“Developing the Chinese market is a top priority for many multinational companies. Across industry sectors, however, they face a common obstacle -- attracting, developing and retaining the local Chinese talent needed to accomplish this goal. Global firms realize the importance of having local leadership in tune with the idiosyncrasies and rapid shifts of the Chinese market. In a recent interview with The Wall Street Journal, Pierre Cohade, the Asia-Pacific president of Goodyear, confirmed that the number one challenge in China 'is absolutely the fight for talent.' Goodyear is hardly alone: Over the past 13 years, the American Chamber of Commerce has conducted annual surveys of U.S. companies in China and frequently cites management-level human resource constraints as the top business challenge.”  Read more

Analysis – Louis Vuitton and the Traveling Chinese Consumer
Knowledge@Wharton China,  January 06, 2012
“When it comes to the market for luxury goods, 'China is the rising star,' according to Claudia D'Arpizio, a Milan-based partner with Bain & Co., the consultancy. Luxury sales in China currently represent 10% of the global market. CLSA, a leading Asian investment bank, estimates that by 2020, China will be the largest domestic market for luxury goods in the world and will account for 44% of global demand. Consumption by Chinese consumers abroad has helped fuel this growth in more mature markets in Europe. CLSA and other firms estimate that currently more than half of Chinese luxury spending occurs overseas. Some Chinese tour groups travel to France and Italy for the sole purpose of luxury shopping.”  Read more

Commentary –Andrew Sheng: Global Finance’s Supply-Chain Revolution
Project Syndicate, January 05 2012
“In March 2011, the catastrophic earthquake, tsunami, and nuclear disaster that hit Japan halted production of key components on which many global supply chains depend. The sudden disruption of these essential materials from the production process forced a reassessment of how these supply chains function. But such vulnerabilities are not confined to the manufacturing sector. The finance industry, too, has suffered its own near 'supply chain'  meltdown in recent times.”  Read more

Analysis – Global Macroeconomics Team: Prospects Daily: U.S. manufacturing activity remains robust
World Bank,  January 04, 2012
“U.S. manufacturing activity remains robust. In contrast to the contraction in activity in Europe (see below), manufacturing activity in the US continues to gather pace. The Institute of Supply Management’s Manufacturing Purchasing Managers’ Index rose to 53.9 in December from 52.7 in November [see Chart at http://prospects or http://www.worldbank.org/prospects] – the 29th successive month of growth in manufacturing activity (the 50 mark separates contraction from expansion). With stocks at relatively low levels and US consumer and business spending remaining resilient amidst financial turmoil elsewhere, manufacturing output is likely to continue increasing in the months ahead. The new orders sub-index increased for the third successive month to 57.6 in December from 56.7 in November, indicating that new manufacturing orders grew at a faster rate in November compared to the previous month. In other favorable economic news, US factory orders, driven by non-defense aircraft orders was up 1.8% in November, from the 0.2% decline in October, according to a report by the US Commerce Department today.”  Read more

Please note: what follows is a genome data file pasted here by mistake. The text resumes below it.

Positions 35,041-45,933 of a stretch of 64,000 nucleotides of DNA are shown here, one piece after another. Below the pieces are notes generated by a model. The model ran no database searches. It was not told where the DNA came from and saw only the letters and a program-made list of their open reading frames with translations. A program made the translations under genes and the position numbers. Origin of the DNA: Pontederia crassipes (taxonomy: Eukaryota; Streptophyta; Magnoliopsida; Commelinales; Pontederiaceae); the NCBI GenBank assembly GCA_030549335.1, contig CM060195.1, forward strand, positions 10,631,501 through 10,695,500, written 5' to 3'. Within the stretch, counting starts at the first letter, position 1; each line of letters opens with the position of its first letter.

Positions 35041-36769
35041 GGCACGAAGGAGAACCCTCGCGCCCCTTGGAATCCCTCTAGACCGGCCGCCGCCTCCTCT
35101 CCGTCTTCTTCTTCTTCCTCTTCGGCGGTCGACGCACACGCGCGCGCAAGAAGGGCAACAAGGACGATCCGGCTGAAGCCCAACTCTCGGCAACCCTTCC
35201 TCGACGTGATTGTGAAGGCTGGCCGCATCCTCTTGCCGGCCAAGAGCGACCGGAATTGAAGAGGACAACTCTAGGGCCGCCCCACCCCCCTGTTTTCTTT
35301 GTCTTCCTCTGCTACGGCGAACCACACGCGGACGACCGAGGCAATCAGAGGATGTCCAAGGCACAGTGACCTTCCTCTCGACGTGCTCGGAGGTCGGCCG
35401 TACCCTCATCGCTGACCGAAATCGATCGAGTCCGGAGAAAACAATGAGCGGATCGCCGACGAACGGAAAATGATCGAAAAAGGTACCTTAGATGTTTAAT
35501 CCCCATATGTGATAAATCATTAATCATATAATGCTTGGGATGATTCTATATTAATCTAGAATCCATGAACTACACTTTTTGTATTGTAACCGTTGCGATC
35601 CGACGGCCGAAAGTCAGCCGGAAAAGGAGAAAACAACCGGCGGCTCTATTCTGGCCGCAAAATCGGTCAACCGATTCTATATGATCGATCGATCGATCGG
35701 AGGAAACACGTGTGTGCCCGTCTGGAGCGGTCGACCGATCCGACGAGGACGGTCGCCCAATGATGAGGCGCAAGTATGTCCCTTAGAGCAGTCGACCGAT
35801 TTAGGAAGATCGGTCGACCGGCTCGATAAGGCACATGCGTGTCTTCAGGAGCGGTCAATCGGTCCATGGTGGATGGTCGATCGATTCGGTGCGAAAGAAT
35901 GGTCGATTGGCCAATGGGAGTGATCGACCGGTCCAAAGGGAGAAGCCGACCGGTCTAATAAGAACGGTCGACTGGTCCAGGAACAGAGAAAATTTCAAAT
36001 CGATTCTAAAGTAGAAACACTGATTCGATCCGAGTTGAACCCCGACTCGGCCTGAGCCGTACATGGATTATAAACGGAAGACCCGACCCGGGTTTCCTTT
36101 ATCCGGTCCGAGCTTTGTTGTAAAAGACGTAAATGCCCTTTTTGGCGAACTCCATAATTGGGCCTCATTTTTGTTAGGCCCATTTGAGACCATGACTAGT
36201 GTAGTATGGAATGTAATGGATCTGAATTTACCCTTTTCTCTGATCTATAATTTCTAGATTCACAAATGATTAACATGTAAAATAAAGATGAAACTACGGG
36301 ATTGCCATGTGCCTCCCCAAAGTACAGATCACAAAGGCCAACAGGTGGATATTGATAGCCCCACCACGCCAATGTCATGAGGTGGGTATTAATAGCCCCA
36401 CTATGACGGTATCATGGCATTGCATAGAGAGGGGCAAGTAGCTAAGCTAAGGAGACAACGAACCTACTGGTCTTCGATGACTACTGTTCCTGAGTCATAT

Commentary – Harold James: Schadenfreude Capitalism
Project Syndicate, January 04, 2012
“The protracted financial and economic crisis discredited first the American model of capitalism, and then the European version. Now it looks as if the Asian approach may take some knocks, too. Coming after the failure of state socialism, does this mean that there is no correct way of organizing an economy? ”  Read more

Commentary– Jack Perkowski: What's Most Surprised Me in 2011
Forbes,  January 02, 2012
“It’s that time again — time to see how clear, or cloudy, my crystal ball was a year ago as 2010 was coming to a close...Going back in time, China watchers were concerned about the health of the country’s economy at the end of last year, just like they are today. The most commonly voiced concerns were over high property prices, rising inflation, and of course, China’s growth rate. The debate as to whether China would have a 'hard' or a 'soft' landing raged on, with many pundits predicting that a “property bubble” would bring China’s economy to its knees. Sound familiar?”  Read more

Commentary – Kenneth Rogoff: Rethinking The Growth Imperative
Project Syndicate, January 02, 2012